As part of its structural reform policy, the administration of Prime Minister Junichiro Koizumi has urged local governments to become independent under the slogan that what can be done by local governments should be done by them.

But at the same time, a growing number of communities are suffering from financial difficulties amid the rapid aging of the population.

According to a survey by Kyodo News and its member newspapers covering the heads of 1,890 local governments nationwide, there is serious concern about the prospects for regional economies and managing local governments. The response rate was 99.7 percent.

Most farmers in Takasu, a town with a population of about 7,500 in central Hokkaido, are elderly and do not feel optimistic about the future. The construction industry, the base of the regional economy, sees no recovery ahead due to the reduction in public works projects.

Takasu Mayor Setsuo Sato is growing increasingly concerned. “The sluggishness of the construction industry is leading to an outflow of young workers to major cities, bringing a labor shortage to the agriculture industry,” he said.

The survey found that 53 percent of local governments fear believe their regional economies will worsen, against 44 percent that expect improvement.

Seventy percent of the heads of local governments in Saitama Prefecture said their economies will get better, as did more than 60 percent of those in Tokyo and Aichi, Tochigi and Shizuoka prefectures.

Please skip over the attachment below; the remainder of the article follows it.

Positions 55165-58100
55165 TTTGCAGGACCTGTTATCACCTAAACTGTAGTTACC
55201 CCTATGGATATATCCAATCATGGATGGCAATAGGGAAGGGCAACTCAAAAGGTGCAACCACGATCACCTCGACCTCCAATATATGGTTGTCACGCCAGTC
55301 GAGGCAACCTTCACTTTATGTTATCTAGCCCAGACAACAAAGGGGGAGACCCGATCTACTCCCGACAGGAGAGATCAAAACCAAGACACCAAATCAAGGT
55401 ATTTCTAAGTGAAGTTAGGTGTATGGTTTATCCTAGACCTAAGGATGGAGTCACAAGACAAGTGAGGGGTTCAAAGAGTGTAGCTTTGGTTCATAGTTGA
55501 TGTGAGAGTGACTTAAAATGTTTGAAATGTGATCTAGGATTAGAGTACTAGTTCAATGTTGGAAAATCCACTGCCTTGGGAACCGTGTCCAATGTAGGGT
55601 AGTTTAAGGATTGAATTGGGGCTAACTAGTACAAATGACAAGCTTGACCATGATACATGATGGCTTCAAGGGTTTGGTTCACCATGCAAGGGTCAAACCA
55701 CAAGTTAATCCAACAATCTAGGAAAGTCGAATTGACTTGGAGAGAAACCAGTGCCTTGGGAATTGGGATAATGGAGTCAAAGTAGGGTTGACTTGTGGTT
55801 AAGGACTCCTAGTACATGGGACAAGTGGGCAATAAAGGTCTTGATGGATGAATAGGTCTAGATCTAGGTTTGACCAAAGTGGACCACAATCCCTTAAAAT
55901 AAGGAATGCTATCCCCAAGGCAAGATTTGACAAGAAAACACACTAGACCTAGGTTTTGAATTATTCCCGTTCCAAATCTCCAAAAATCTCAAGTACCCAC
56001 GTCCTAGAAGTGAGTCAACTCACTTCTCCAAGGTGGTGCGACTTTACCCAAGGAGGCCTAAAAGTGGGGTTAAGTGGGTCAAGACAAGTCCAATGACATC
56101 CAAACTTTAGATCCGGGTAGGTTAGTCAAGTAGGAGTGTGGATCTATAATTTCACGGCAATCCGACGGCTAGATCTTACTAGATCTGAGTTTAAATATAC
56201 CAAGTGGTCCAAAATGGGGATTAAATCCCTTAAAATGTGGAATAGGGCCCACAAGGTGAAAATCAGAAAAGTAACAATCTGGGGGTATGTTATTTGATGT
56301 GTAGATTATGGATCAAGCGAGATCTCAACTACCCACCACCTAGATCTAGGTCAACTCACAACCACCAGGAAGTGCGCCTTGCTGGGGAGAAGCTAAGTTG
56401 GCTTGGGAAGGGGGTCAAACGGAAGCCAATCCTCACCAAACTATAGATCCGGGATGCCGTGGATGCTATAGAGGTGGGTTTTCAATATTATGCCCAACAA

In contrast, 83 percent in Hokkaido see worsening economic times ahead, and a majority in Kochi, Akita, Tottori and Aomori prefectures were also pessimistic.

Since taking over five years ago, the Koizumi administration has made efforts to rejuvenate major cities and promote the information technology industry, but it has reduced public works projects by 3 percent annually since fiscal 2003, resulting in sluggish regional economies.

Koizumi’s reform policy has been welcomed by the leaders of major cities.

Yukio Takano, mayor of Toshima Ward, Tokyo, said, “Regional communities and the Japanese economy have been rejuvenated by the originality and ingenuity of local governments and the private sector with the creation of structural reform special zones.”

But Toshiyuki Uemura, mayor of the town of Kamishima, Ehime Prefecture, said, “Rural areas are left behind.”

Sixty-five percent of all local government heads said they do not support the reduction in public works projects. The rate was 72 percent for town and village chiefs, indicating smaller areas are dissatisfied with the reform policy.

The farm industry, essential in less-populated areas, is facing dire business straits.

“There is a gap between agriculture and other industries. The central government should take measures to secure agricultural income,” said Reisho Agari, mayor of Shuuho, Yamaguchi Prefecture.

“Traffic infrastructure and the agriculture, forestry and fisheries industries should be strengthened,” said Mitsutoshi Manago, mayor of Tanabe, Wakayama Prefecture.

Toyoaki Obara, mayor of Ninohe, Iwate Prefecture, said, “Employment and individual income are not increasing, and shops in the region are closing down. Eventually, there will be no shops.”

Koji Seki, mayor of Saza, Nagasaki Prefecture, said, “The Koizumi Cabinet is undoubtedly considering letting rural local areas fall by the wayside.”

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